New deputy fire chief prepares for changes in Wallingford

New deputy fire chief prepares for changes in Wallingford



reporter photo

WALLINGFORD — As a new deputy fire chief steps into his role, changes are coming for the fire department’s response to medical emergencies.

Deputy Fire Chief Sam Wilson was recently promoted after the retirement of Steve Alsup.

Wilson, 39, joined the fire department in 2007. He spent eight years as a company officer before being promoted to EMS lieutenant.

Continuing along those lines, Wilson is the deputy chief in charge of emergency medical service operations and special operations. The other deputy fire chief is Joseph Czentnar.

“I would like us to continue to be a progressive department with emergency medical services,” Wilson said.

Wallingford is an “all-hazard fire department,” he said, with members trained in hazmat, confined space rescues and rope rescue equipment.

“It’s important when you’re recruiting and trying to provide services to people that you’re cutting edge,” he said, “that you’re doing the new things, you’re doing the work and you’re making sure you’re providing the best care possible.”

Wallingford currently has a 63-member department that runs 10 fire and EMS vehicles. As part of the change in response model, department personnel is going down to 52 members as of July 1, but 16 new EMTs are scheduled to be on the road in a basic life support ambulance—four per shift—by that time, Wilson said.

If a person needs advanced life support, engine company medics will be able to respond, Wilson said.

The biggest thing driving the change is the fact that about 80 percent of call volume is for EMS.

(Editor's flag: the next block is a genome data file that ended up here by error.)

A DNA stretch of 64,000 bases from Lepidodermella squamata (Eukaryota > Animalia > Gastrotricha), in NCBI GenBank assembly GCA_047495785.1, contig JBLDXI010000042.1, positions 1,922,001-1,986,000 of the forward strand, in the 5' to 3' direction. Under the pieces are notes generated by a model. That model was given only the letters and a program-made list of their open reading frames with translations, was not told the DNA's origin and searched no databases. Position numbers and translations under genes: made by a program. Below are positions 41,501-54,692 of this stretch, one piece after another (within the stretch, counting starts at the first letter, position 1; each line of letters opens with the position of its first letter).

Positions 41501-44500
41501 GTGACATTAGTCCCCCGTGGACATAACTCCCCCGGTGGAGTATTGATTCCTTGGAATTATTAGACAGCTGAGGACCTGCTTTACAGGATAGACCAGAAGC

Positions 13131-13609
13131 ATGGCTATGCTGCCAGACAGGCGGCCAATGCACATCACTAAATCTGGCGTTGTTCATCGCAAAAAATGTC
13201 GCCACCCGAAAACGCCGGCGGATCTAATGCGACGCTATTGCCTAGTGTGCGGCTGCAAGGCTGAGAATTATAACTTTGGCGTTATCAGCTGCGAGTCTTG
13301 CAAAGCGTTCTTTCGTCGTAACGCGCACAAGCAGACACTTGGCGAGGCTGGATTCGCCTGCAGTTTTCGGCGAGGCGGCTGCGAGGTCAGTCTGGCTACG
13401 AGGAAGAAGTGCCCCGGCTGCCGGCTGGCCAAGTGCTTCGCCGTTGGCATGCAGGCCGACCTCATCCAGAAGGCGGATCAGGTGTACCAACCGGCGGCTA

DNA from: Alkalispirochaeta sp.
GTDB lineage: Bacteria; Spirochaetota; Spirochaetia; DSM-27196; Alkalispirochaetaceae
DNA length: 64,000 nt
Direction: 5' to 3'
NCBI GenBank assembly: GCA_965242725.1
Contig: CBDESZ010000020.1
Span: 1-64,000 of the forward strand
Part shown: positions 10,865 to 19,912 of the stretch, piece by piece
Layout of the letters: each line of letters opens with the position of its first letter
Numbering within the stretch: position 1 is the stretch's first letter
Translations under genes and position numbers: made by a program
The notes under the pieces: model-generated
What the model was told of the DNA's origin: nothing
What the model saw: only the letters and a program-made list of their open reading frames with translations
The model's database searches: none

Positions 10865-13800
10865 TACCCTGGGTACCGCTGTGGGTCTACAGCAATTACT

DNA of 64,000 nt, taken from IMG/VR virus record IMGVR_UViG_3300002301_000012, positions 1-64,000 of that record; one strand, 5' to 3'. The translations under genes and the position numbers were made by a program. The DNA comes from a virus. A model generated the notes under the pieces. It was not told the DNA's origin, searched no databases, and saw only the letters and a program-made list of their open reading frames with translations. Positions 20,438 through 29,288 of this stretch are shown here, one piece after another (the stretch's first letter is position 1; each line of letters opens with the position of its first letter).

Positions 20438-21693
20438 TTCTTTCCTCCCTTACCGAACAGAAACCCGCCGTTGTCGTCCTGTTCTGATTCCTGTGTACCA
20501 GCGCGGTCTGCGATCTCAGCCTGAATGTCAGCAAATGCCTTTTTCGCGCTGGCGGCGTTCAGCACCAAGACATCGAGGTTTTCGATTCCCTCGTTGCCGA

“It’s pretty much been steady like that for probably at least 10 years here,” Wilson said, “and that’s pretty much across the country, that about 80 percent of what you actually do for public safety is emergency medical services.”

The change in service delivery started at the federal level with changes in Medicare, and has come down to the state level with legislation in mobile integrated health care, he said.

‘Great motivator’

The new EMS lieutenant taking over Wilson’s old role is Michael Krupinski. The swearing-in ceremony for promoted officers is scheduled for March.

Alsup's date of retirement was Jan. 3. His annual salary at the time of retirement was $118,227. Wilson's start date as deputy chief was Jan. 30 at an annual salary of $107,234.

Wilson grew up in Bristol and lives in Colchester with his wife, Heather Wilson, and three children.

He came to Wallingford after four years at the Fairfax County Fire And Rescue Department in Virginia, near the Washington D.C. metropolitan area. He earned a master’s degree in public administration and post-graduate certificate in human resource management from the University of New Haven in 2015.

“He is a very aggressive and progressive firefighter and fire officer, and that led him to the position,” Czentnar said about Wilson. “He’s well-connected in the EMS area in the state, and that passion lead him to the EMS lieutenant role for a short time, and he tested well for deputy fire chief.”

Czentnar added that in his new role, Wilson will be overseeing EMS training for the whole department.

“He motivates people that work for him to seek more training, more specialized training,” he said. “He’s a great motivator like that.”

LTakores@record-journal.com
203-317-2212
Twitter: @LCTakores


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